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Bipolar Disorder Self-Test

Bipolar Disorder Self-Test

Research indicates that there are a wide range of symptoms indicating bipolar disorder, and for this reason the disorder is not always correctly diagnosed. The bipolar disorder self-test is the first step towards identifying the existence of the condition.
Marian K
Bipolar disorder is a mental illness that is characterized by extreme mood swings and can be dangerous. A person suffering from this disorder will experience episodes of abnormally elevated moods, clinically referred to as mania. They are also likely to experience depressive episodes. These episodes may take place separately or together, in a mixed episode where both emotions are experienced together. The condition is also known as manic depression or manic depressive disorder. Very often, it is observed to develop during the late teens or early adult years, with about half of all cases occurring before the age of 25.

Self Tracking

Bipolar disorder is a difficult condition to identify, especially in the initial stages. Often, the symptoms are considered as regular mood problems, and the person fails to see that they are in fact, small parts of a bigger problem. An unfortunate truth is that some people go undiagnosed for years, suffering all the while. However, there is no physical test, such as a blood or saliva test, at present, to indicate that the condition exists.

If you suspect that you may suffer from this condition, these are a few steps you can take to help confirm your suspicions:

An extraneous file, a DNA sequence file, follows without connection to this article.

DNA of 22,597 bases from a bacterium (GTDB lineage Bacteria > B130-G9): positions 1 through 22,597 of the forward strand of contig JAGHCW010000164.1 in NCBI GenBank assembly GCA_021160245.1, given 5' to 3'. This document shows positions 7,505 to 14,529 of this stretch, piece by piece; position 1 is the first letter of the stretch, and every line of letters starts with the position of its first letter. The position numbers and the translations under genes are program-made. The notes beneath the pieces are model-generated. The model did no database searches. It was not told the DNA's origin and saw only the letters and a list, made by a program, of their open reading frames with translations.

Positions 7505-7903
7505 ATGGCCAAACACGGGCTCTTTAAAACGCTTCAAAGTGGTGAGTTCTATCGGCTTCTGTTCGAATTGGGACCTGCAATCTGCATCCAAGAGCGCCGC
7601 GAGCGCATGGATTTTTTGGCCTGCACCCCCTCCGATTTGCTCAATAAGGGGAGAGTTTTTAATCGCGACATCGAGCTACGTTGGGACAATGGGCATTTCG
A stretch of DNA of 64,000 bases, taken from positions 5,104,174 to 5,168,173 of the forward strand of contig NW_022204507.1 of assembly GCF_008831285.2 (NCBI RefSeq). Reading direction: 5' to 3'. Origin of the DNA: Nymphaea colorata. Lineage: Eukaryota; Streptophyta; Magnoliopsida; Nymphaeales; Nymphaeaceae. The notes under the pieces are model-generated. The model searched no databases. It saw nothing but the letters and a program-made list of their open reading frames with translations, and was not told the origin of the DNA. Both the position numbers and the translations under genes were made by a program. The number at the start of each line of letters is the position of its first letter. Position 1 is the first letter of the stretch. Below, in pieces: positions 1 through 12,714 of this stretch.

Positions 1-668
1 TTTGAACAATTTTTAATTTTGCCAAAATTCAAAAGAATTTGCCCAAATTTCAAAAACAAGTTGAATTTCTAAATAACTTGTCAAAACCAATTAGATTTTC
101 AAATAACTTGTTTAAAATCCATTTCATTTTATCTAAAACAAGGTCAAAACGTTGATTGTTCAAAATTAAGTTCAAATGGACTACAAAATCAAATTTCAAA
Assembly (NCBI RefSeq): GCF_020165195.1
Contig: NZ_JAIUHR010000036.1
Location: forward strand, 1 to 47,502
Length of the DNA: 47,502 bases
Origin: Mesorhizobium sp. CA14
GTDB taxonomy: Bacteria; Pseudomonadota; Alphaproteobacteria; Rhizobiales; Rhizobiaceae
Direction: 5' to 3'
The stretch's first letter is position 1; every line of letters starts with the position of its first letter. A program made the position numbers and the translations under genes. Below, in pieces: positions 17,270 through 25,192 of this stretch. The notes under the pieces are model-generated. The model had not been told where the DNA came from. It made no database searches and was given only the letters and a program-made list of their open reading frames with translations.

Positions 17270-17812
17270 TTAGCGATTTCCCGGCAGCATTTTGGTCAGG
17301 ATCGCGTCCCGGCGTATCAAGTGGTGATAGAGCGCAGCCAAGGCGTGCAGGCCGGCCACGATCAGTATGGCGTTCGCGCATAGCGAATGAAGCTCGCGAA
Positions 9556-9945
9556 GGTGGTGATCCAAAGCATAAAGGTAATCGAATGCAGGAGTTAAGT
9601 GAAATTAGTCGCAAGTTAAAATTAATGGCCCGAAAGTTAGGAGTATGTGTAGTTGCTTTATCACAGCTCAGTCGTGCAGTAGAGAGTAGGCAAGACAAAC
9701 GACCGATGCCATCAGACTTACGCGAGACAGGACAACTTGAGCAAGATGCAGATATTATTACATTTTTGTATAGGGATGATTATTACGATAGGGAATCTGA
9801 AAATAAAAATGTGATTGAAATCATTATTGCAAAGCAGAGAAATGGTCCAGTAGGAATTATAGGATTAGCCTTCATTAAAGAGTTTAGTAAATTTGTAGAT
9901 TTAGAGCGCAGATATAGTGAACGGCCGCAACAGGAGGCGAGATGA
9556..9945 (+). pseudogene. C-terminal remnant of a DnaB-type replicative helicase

• Keep a record of how often you don't feel like yourself and have to excuse your behavior in front of others. Be honest with yourself, and make a note of both, highs and lows.
  • Track your sleep patterns. On a daily basis, write down how many hours you slept the previous night; and make special notes about periods of insomnia, as well as times when you have felt that you couldn't get out of bed and needed more sleep.
  • Whenever you experience a period of highs and lows in your sleep patterns, also make note of your energy levels during those times. After a while, you may find certain sleep patterns correlating with mood changes. For example, too much sleep may be followed by periods of feelings of loneliness, depression, indifference, or even suicidal tendencies.
  • Record the times when you have indulged in irresponsible or risky actions that put you in danger. While in a manic phase, a person may display out-of-character behavior, such as spending or gambling away a lot of money, driving fast and recklessly, or having promiscuous sex.
With this record of shifts in mood, energy, and activity levels, you can visit a health care professional, and discuss the possibility of this disorder. Your record will help a great deal in making an accurate diagnosis.


There are many self-test questionnaires on the Internet, which can help you assess your condition. The most common format allows you to answer a series of multiple choice questions, and then gives you an answer based on your score. For most tests, the higher the score, the more likely you are to have a disorder in the bipolar spectrum. Some examples of the kinds of questions included in the self test are:
  • Sometimes I speak very rapidly or turn much more talkative than usual.
  • I have experienced instances where I feel both high (elated) and low (depressed) at the same time.
  • There have been times when I was very active or did much more than usual.
  • There are times when there is a marked difference in the quantity or quality of my work.
  • Sometimes I am extremely optimistic, and at other times, I am equally pessimistic.
If this disorder goes undiagnosed and untreated over a long period of time, it can severely affect a person's life. It can even turn fatal, for the suicide rate among those with this condition is high. It is a long-term illness that needs to be carefully managed. Fortunately, a bipolar disorder self-test can help one diagnose this disorder in time to seek adequate treatment and care, with which a person can enjoy a productive, happy life.

Disclaimer: This PsycholoGenie article is for informative purposes only, and should not be used as a replacement for expert medical advice.